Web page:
Ah, the carefree, refulgent salad days of postwar avant-garde cinema, when stories were meaningless, clothes were optional, flowers were foreground, everything was symbolized by something else, and mythic imagery needed only to be amateurishly conjured to have some kind of totemic power. Back then, the indie "underground" was simply the coolest way to spend an endless afternoon with your lean, nude, very high cronies and a handheld 16mm camera in the manicured wilderness of California or Chelsea.
Given to an overabundance of hippie élan and primeval naiveté, James Broughton was a high priest of the movement, with a career stretching from the late '40s through the peak moment (for both filmmakers and their fleetingly receptive audiences) of the '60s and onward to the '80s. (He died in 1999, at the age of 86.) Ever since Maya Deren, avant-garde film in all of its infinite variations has been a counterculture vehicle, and Broughton's new-agey, pansexual movies defied norms even as they feigned complete innocence. Avant-garde Methuselah Jonas Mekas called Broughton's films "celebrations on the joys of living." They're celebrations, that's certain, but of naked flesh, lush landscapes, metaphoric quest tales, lens flares, sex play, Broughton's own hairy navel, and the very freedom to indulge in dress-up make believe while daring your willing camera subjects to suppress erections.
The Pleasure Garden (1953) is a BFI-produced (and therefore tidy) goof-off in which various human entertainments running amuck in a statue-filled park are censored by a black-suited bureaucrat; nutty and fanciful, the film is all buoyant feeling and nothing else. The Bed (1968) embraces all that can and does happen in a four-poster bed situated in an open field, most of it doped on life and all of it sensual. In many ways, Broughton's ardor for basic shapes and the human form salutes the early days of cinema, with its Lumière "realities" and Edison athletic studies.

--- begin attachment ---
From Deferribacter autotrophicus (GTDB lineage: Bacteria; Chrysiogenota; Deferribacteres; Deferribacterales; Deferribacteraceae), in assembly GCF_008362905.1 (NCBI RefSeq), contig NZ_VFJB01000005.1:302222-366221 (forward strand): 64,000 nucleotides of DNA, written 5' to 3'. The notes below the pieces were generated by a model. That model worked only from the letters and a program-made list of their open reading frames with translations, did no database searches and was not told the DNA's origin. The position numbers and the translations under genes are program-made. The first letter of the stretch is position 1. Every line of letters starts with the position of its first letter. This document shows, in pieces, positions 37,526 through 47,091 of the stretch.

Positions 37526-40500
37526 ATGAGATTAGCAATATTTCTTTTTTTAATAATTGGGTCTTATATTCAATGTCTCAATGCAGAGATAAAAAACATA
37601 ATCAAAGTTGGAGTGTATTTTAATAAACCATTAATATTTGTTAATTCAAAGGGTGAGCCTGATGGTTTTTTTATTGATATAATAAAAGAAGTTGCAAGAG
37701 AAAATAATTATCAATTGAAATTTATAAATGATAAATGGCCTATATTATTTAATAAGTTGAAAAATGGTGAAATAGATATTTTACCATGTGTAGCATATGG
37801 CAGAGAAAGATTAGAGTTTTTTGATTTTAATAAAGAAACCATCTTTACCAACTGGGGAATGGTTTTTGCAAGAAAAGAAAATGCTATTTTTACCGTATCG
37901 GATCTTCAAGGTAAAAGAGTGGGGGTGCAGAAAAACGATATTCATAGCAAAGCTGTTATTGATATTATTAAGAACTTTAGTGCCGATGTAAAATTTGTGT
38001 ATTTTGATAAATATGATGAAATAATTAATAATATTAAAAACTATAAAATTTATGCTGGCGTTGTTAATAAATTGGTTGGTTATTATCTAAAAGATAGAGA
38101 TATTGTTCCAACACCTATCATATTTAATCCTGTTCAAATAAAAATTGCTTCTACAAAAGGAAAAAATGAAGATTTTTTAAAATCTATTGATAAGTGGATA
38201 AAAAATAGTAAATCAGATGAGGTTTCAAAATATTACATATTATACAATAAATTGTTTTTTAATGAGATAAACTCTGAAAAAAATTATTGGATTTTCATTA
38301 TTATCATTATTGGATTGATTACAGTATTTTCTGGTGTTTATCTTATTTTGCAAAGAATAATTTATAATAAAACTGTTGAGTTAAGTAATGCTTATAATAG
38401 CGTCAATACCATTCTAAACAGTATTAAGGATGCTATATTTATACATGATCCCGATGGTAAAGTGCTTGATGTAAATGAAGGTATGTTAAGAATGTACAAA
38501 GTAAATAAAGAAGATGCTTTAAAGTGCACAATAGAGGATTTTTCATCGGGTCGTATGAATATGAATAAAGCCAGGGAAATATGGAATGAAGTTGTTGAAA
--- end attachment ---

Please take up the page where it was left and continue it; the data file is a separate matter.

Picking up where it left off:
"Poet" is a word too often bandied about by aficionados of the avant-garde (the vocabulary applied to these films and those by Stan Brakhage, Jack Smith, Kenneth Anger, et al., rarely seems to come within a light year of the work itself). But it captures Broughton's program—the impulsive, elliptical evocation of love and earthly wonder. Indeed, each of the 17 films in this three-disc set is a Whitmanesque song of himself—if in attitude only. (Broughton never cared much for pyrotechnics.) Dreamwood (1972), his Jungian magnum opus and only feature, is a wordless dream-odyssey of nude heroes, suggested transformations, and pantomime trials—eloquent in its simple double-exposure suggestion of pagan lore but almost comic in its school-kid grandiloquence.
But today you watch Broughton's films, and those of his contemporaries, not for enlightenment, but for nostalgia—they're the home movies of a tender era, when radicalism promised to purify every corner of society, and even movies could be ruled by whim, id, and desire, not manipulation or greed. The DVD box comes with an illustrated booklet of Broughton's poetry, philosophy, and nonsensical synopses.